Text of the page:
CAMP NEW YORK, Kuwait—If Capt. Stefan McFarland had fought as a scout platoon leader in the 1991 Gulf War, he and the 30 men under his command might not have survived a serious tangle with Iraqi troops.
Traveling in lightly armed Humvees six to seven miles in front of U.S. tanks and other armored vehicles, they would have had little choice but to fire a few rounds and run if they encountered a superior force. Just keeping track of the lumbering juggernaut behind them would have required a lot of time on the radio and a fair amount of guesswork with map and compass. Their chances of getting hit by "friendly fire" from U.S. aircraft and their own troops in battle were one in four.
But as McFarland and his men prepare for a possible second war with Iraq, newer weapons, better communications, and improved tracking systems give them a battlefield edge.
"Basically, our platoon has a lot of the new toys because we're going far ahead of everybody else," said McFarland, 26, of Dallas, who serves in the Army's 3rd Infantry Division.
While a lot of attention has focused on the sophisticated precision bombs that U.S. jets dropped to much fanfare in Afghanistan, an equally important revolution has been under way for U.S. ground troops.
Vehicles with new global positioning systems, better night-vision and thermal imaging devices, improved targeting systems, a satellite-based computer network that tracks friendly vehicles, and a new tank-killing missile make the U.S. Army a more lethal and efficient force than it was 12 years ago.
If President Bush orders military action against Iraq, much of this new weaponry and technology—and the men and women who use them—will be tested in battle for the first time.
During the 1991 Gulf War, 24 percent of the 146 Americans killed in battle and 15 percent of those wounded were hit by friendly fire. U.S. forces hope to lower those percentages in the upcoming war with a system called the FBCB2.
"Basically, it's a GPS-based tactical Internet system that can track friendly forces on the battlefield," said Capt. Scott Thomson, 33, of Atlanta, a maintenance officer with Task Force 4-64 Armor. "A division or corps commander can pinpoint exactly where all of his units are."
Not every vehicle has the system, but commanders can use it to download digital maps and pinpoint their location using GPS coordinates. And by determining the location of nearby tracked vehicles, they can determine the disposition of nearby units in relation to their own forces.
Commanders can also use the system to communicate with each other by secure text link, essentially a secure e-mail, instead of by radio networks, which often tend to be cluttered with other electronic traffic. Unit leaders can send situation reports to their commanders instantly. Because of the FBCB2's inherent GPS qualities, requests for artillery and close-air support can be made much more quickly and with greater accuracy than ever before.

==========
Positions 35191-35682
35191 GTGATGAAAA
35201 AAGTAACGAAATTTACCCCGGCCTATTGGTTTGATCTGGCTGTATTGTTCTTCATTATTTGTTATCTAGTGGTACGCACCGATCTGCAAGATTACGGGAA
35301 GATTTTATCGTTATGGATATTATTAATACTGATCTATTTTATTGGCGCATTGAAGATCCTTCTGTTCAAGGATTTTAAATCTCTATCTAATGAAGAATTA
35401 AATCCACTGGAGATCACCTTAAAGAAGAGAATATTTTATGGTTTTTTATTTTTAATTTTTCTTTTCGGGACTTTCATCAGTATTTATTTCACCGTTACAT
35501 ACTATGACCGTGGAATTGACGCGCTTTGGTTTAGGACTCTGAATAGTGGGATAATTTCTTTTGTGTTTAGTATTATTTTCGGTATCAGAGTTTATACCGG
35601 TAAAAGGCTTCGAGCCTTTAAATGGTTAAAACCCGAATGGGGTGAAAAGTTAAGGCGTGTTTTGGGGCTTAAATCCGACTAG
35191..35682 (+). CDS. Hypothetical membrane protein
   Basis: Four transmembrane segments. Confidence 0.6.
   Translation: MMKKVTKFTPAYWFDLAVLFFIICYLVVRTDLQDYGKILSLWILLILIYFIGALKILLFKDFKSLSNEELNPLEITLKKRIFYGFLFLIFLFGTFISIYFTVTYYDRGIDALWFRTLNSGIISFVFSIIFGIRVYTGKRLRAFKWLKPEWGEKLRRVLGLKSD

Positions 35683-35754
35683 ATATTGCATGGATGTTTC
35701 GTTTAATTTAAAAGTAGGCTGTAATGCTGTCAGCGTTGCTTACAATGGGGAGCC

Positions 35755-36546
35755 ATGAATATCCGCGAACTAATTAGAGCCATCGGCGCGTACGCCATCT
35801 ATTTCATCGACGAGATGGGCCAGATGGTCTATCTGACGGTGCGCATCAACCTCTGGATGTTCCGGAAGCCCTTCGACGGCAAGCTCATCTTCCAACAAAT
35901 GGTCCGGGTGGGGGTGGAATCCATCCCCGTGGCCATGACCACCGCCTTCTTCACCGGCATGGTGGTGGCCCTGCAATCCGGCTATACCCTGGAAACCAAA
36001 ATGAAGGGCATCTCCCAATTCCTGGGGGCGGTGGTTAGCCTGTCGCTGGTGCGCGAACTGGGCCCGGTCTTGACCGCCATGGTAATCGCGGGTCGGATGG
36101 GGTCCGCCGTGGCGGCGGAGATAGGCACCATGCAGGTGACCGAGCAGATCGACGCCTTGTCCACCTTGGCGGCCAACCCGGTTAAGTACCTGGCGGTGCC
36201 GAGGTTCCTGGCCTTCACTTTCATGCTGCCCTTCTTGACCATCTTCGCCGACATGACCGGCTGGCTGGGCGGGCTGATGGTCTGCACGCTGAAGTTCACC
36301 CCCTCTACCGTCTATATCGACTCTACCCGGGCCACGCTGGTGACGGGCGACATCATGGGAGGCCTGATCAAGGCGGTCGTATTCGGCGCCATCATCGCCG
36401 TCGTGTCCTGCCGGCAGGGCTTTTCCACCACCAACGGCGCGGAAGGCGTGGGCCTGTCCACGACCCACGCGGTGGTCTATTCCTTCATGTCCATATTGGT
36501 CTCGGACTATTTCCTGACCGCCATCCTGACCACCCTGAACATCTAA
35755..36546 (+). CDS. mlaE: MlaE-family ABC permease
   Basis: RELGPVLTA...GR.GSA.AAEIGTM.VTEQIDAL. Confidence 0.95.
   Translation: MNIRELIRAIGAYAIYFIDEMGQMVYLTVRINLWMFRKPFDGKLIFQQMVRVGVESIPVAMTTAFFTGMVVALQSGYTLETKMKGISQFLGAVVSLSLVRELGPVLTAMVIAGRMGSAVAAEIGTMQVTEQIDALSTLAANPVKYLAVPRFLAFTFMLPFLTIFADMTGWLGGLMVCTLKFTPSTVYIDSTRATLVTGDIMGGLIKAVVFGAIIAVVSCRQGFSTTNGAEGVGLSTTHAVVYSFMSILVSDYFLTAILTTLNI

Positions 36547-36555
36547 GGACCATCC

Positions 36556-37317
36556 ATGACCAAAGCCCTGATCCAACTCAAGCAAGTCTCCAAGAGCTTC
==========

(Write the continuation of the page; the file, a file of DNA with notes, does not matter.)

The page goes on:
"It's an awesome system once you learn it," said McFarland, the scout platoon leader. "Your situational awareness is 1,000 times better. It really lets me focus on what my guys are doing instead of spending all my time on the radio."
The new Javelin missile enables infantrymen, scouts and combat engineers to destroy an enemy tank or a fortified bunker from 2,000 yards away. The soldiers call the 45-pound missile a "fire and forget" weapon because unlike earlier missiles, they don't have to keep aiming it until it hits its target.
"Once you lock on and push the trigger, that's it," said Staff Sgt. Craig Hobbs, a 30-year-old senior scout from Newfane, N.Y. "It doesn't matter what this goes up against, it will kill it. It will take out any armor that's out there now or that's projected into the foreseeable future."
Earlier long-range missiles such as the TOW and Dragon used optical wire-guidance systems that required a shooter to remain stationary—and exposed to enemy fire—until the warhead struck its target. Even the slightest movement could throw off a shooter's aim. The Javelin, by contrast, has a 96 percent kill rate.
New, lighter body armor gives individual soldiers greater mobility. Infrared scopes and laser "aim points" on weapons allow for more effective shooting during both day and night. Field radios are a fraction of the size of the Vietnam-era PRC-77s the Army still used a decade ago and have three times the range. Laser range finders that employ thermal imaging give troops the ability to identify vehicles more than seven miles away.
New heavy weapons in the U.S. arsenal include the advanced M1A2 Abrams tank and AH-64D Apache Longbow, which fires 16 "fire and forget" tank-killing Hellfire missiles at a much faster rate than its predecessors did during Desert Storm.
(c) 2003, Knight Ridder/Tribune Information Services.
PHOTOS (from KRT Photo Service, 202-383-6099): BATTLETECH